January 17, 2002
The L.A. Image
David Lehrer's firing is part of a bigger picture.
The best thing about David Lehrer's firing as head of the local Anti-Defamation League (ADL) has been the local reaction, which has done more to awaken Los Angeles' Jewish leadership than anything in recent memory. The worst thing about Lehrer's firing: That the ADL's New York leadership thought it could get away with it, and, sadly, it probably will.
Over the past decade, Los Angeles' leadership -- not confined to Jews -- has become all too willing to allow others to dominate its civic life and even perception of itself. The process started in the late 1980s, when the local economy began to feel the impact of the post-Cold War defense build-down and the takeover of the Republican Party by Texans.
Cast adrift by the first Bush and global events, Los Angeles also deconstructed itself. The once confident notions about Los Angeles' eventual emergence as "Capital of the Pacific Rim" -- and notions of equalling or surpassing New York as the center of global capitalist civilization -- dissipated. The 1992 riots devastated our bland confidence, particularly in the Jewish community, that we could make multicultural democracy work in a way that our East Coast counterparts never could.
Los Angeles' Jewish community, particularly its intellectual and media elites, contributed to this destructive pattern. Radical Los Angeles-bashers, like the now widely discredited Marxist author Mike Davis, found welcome audience and many well-wishers among the Jewish elites. Hollywood cooked up endless images of Los Angeles as dystopia for national and global audiences ("Grand Canyon" being arguably the most effective).
The contrast with the largely Jewish media crowd in New York couldn't be greater. Movies, television and magazine pieces portrayed a revived New York as a kicky, cool place for the Gen-X crowd; the "Age of Seinfield," ironically produced in Studio City, probably did more to restore the city's luster with the mass audience than anything else. New York was hip, while Los Angeles remained a dystopic, cartoonish "City on the Edge." Real Jews, the smart, sassy and soulful ones, lived in Manhattan, not Manhattan Beach.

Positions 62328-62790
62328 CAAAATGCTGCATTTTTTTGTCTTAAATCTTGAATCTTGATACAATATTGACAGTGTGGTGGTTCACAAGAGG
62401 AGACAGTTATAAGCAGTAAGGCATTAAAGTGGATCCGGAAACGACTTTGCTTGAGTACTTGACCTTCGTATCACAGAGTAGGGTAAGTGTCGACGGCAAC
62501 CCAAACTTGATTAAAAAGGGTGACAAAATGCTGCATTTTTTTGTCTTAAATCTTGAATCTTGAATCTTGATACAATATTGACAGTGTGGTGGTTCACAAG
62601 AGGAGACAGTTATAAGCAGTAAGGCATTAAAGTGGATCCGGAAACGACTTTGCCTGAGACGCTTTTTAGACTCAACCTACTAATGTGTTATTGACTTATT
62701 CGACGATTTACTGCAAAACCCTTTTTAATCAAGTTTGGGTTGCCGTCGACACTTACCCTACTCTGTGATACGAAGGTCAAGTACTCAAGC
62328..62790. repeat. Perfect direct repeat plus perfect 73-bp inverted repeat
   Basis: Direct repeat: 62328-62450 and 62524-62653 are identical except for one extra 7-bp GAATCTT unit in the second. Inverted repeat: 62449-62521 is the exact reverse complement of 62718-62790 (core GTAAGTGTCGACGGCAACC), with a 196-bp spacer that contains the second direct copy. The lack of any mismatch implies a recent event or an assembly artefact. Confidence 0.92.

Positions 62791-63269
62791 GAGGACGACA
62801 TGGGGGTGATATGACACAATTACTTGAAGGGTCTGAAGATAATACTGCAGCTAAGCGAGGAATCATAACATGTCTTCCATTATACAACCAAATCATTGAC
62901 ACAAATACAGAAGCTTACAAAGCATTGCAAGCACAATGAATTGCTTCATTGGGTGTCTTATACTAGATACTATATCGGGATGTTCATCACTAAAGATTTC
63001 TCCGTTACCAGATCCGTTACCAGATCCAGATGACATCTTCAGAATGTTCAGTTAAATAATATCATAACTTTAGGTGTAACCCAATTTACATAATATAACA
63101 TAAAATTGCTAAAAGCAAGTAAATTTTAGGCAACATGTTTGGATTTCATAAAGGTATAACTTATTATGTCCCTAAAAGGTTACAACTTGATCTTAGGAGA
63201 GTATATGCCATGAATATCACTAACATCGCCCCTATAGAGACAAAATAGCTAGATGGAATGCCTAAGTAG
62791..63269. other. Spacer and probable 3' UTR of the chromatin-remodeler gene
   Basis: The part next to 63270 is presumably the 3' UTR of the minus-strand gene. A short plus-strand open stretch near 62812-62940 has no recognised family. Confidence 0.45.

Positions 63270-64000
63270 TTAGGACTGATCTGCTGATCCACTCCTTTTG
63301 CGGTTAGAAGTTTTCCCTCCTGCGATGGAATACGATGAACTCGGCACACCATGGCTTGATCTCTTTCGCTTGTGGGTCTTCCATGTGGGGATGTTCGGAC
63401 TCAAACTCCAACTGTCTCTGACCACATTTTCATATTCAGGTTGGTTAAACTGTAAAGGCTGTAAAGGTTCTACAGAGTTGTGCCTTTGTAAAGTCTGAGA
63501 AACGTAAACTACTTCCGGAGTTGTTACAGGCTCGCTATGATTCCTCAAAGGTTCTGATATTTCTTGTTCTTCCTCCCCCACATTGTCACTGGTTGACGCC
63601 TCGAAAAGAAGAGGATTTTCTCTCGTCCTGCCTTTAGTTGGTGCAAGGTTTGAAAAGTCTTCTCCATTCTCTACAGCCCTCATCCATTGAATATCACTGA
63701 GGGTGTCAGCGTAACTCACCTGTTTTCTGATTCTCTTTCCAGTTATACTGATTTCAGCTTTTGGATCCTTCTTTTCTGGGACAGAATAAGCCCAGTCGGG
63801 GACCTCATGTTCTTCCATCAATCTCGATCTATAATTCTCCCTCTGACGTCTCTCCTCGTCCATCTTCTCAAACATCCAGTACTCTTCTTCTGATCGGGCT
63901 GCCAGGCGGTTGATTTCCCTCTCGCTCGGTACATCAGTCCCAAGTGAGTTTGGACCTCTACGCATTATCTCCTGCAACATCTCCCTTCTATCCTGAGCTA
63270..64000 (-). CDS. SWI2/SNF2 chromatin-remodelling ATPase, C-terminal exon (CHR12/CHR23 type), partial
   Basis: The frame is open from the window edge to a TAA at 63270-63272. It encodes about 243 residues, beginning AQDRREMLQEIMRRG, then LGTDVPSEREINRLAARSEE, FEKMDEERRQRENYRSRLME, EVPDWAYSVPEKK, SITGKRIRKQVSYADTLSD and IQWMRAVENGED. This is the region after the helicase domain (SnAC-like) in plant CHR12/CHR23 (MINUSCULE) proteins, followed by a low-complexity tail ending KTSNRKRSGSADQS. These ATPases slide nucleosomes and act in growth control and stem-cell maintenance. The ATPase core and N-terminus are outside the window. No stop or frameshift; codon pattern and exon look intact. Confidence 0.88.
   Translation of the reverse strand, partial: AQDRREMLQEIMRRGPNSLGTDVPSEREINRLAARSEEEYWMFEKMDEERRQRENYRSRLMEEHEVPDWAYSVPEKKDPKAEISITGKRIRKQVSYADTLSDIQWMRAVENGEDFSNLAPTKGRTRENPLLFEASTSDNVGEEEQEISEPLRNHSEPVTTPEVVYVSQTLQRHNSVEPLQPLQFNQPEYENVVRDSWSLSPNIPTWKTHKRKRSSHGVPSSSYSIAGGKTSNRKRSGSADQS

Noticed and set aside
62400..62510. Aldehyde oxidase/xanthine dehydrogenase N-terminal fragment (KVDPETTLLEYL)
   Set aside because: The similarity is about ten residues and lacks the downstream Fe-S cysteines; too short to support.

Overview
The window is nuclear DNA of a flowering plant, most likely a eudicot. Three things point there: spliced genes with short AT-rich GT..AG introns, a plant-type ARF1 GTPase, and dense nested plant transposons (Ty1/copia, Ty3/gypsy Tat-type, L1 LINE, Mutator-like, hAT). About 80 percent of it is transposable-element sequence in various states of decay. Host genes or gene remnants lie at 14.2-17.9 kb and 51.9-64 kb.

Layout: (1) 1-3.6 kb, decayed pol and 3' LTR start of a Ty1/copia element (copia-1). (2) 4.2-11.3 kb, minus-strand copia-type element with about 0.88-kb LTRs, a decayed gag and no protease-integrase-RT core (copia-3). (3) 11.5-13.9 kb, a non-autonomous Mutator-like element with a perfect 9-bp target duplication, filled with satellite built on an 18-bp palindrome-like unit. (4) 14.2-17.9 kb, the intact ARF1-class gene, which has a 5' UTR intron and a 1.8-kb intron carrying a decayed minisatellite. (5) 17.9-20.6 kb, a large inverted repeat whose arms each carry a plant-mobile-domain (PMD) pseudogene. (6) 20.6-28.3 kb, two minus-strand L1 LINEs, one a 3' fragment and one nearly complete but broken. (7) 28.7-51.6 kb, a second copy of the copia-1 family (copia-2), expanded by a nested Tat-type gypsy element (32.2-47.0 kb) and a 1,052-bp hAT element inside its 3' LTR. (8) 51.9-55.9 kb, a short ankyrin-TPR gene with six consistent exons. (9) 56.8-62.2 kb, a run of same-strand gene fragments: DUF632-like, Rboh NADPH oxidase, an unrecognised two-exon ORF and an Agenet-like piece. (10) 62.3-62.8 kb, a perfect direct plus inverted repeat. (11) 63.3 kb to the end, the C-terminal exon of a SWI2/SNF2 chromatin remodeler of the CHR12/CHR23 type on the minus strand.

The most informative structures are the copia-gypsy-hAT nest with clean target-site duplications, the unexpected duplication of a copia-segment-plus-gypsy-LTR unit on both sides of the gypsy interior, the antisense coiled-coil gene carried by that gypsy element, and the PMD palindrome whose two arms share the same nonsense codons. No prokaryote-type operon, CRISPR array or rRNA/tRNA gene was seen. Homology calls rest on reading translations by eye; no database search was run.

Media and corporate power helped Gotham with promoting this shift of image. New York under Rudy Giuliani brilliantly promoted its resurgence, with the help of a largely compliant local and national media, mostly based in New York. Meanwhile, Los Angeles lost its bid to become a serious nonentertainment media center. The Financial News Network, once based in Los Angeles, merged into New Jersey-based CNBC. Fox may have kept entertainment and sports in Los Angeles, but placed its more critical, and highly successful, news operation in Gotham.
In contrast, Los Angeles increasingly had no real media voice on the national stage and, by early in the century, no major outlet to call its own. Even the Los Angeles Times, the historic power center of the region, had become a unit of the Chicago-based Tribune Co., a valued but ultimately subordinate satrapy of a vast media empire. The Daily News, its erstwhile rival, remains under the rule of a Denver-based media mogul with no demonstrable nonfinancial interest or vast ambitions for the region. Even our alternative weeklies, New Times and the L.A. Weekly, are part of national chains.